And sitting down for 2-7 hours to read a stuffy classic novel is honestly not in the works for a lot for these kids. (We’re not even going to start talking about tutoring.)
And so they’re already behind because kids stop reading in middle school because the books are boring and the teachers don’t try and connect it with the students (also, To Kill a Mockingbird is NOT great black rep stop saying that) and none of the books ACTUALLY represent a lot of kids, especially ones who get behind.
So the problem starts early.
And as the students go to high school, they’ve already learned “Eh, I’ll just Spark Notes it.”
It just kind of snowballs from there for so many kids. I can tell you that more than half of my class (and I’m in a rich, upper middle class white high school) still have not finished The Scarlet Letter. And they’ve actually got the resources to do so.
The way classics are taught in school largely consists of giving you the book, not giving any background, and expecting you to have fully formed thoughts on the first X chapters the next day.
Which is SO TOUGH. I try. I really do. But sometimes the book flies over my head. Sometimes I need more background on the author/situation/summary before reading (usually I do).
These books are, from face value, nothing like what we read today. It’s not clear and straightforward and the language is more figurative and obviously different + more antiquated. (Thematically, some of them are pretty relatable. But when looking at just like, the words and the language? It’s hard for teens to relate to.)
And when you don’t give us much information when starting, we’re already getting off to a bad start when reading.
You know what reading YA is like. You read the book, and if you don’t like it, you DNF it. But here? You’re not supposed to DNF it, but many do. Because they don’t like how it’s starting out because they don’t know anything about it and it’s all just a bad mess + you’re getting off on the wrong foot with this book.
So teaching classics by giving us books with little to know background/summary/info and expecting us to know what’s happening and to understand the symbolism and have fully formed thoughts when we don’t get half the words is absurd.
It’s like expecting a fifth grader to look at a differential equation and solve it when they only know how to add.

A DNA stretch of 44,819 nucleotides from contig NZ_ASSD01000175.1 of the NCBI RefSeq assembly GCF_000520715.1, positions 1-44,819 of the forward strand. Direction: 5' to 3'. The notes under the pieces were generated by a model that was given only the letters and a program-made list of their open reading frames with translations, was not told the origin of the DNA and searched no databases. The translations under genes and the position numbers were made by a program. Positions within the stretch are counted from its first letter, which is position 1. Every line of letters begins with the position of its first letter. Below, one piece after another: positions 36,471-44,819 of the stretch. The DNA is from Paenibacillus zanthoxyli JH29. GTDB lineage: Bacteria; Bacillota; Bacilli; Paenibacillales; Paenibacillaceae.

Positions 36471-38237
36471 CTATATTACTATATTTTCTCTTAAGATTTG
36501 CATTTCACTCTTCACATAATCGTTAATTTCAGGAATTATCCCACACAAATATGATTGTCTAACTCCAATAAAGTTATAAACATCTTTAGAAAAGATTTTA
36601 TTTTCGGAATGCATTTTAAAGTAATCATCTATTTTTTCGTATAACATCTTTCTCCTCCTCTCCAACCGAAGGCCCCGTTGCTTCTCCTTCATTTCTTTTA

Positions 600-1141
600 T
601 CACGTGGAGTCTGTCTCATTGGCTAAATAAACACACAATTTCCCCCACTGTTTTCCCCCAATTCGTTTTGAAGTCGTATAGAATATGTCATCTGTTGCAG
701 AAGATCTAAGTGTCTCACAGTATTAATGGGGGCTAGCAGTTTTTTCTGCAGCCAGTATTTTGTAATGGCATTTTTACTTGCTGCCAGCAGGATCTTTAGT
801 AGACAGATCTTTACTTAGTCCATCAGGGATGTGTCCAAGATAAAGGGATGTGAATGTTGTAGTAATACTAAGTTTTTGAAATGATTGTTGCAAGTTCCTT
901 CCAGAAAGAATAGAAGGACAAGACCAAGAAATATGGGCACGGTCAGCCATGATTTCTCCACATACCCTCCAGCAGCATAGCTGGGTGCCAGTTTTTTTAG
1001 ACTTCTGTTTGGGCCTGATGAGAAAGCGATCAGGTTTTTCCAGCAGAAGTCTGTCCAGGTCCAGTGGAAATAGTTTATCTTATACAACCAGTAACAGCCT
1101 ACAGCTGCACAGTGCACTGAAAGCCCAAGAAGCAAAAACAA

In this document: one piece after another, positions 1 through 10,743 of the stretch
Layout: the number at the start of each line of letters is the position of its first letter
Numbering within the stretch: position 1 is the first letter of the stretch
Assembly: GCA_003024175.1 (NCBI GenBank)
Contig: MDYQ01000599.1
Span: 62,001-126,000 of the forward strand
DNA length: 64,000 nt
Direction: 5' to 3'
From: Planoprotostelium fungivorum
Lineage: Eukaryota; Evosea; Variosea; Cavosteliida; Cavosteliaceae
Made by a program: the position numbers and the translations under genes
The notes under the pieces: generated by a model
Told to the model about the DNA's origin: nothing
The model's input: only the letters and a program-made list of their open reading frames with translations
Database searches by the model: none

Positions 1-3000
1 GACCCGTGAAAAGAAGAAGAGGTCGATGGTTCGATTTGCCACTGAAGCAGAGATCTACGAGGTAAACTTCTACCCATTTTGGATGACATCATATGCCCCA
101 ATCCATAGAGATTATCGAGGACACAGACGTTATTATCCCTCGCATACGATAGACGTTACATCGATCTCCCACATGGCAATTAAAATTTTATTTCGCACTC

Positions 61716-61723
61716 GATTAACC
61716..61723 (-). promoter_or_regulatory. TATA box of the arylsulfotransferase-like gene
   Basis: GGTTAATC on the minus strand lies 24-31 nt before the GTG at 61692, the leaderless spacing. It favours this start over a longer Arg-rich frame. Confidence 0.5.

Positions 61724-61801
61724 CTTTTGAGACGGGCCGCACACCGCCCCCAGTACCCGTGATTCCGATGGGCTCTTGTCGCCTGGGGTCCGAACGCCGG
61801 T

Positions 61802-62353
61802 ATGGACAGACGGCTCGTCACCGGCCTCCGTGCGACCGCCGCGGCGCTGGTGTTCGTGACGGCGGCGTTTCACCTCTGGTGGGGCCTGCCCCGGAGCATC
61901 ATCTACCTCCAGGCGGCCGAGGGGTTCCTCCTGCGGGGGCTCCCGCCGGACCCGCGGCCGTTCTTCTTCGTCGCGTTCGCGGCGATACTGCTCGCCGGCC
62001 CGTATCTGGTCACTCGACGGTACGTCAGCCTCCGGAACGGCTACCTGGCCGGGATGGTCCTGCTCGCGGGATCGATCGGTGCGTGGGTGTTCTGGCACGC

This isn’t entirely teachers’ faults. When one or two students don’t read it? Yeah, it’s probably not the teacher or the education system doing a bad job (although it could be that the teacher/education system is a bad fit for the kid).
But when more than half the class is not reading the books? This is an actual, serious problem. It could be the teaching, or what’s pressuring the teachers to teach this way *cough the education system cough*.
Teachers are amazing people, and this is largely an issue that snowballs over multiple teachers and multiple years when kids just stop reading the books.
It’s an issue that stems from not learning the critical skills early in the game on how to approach these kinds of books.
And I’m not talking about How to Read 101 or using accountable talk stems or close reading, I’m talking about learning to love literature and want to give it a chance and want to approach it and try.
You don’t have to read classics to be a good reader. But being a good reader can help you read classics.
Which is where YA comes in. It’s obvious that we can’t really teach YA in upper level classes. I might have managed to squeeze in two YA novels over my high school career (one I wrote about in my AP Lang essay last year and I still got my 5!!!), but a literary syllabus of only YA is, as we said before, not good for the students’ future according to colleges.
But YA could still help. YA helped me fall in love with reading again. It helped me be passionate enough to put effort into the classics I read this year. It helped me understand themes (Emma is basically just a tropey romance I totally called who she married from the start of the novel) and plot better (I knew there was something going on between Billy & Claggart!!! The gays did not fail me.).
YA is great for helping students learn the skills and have the passion to properly face classics in high school and college.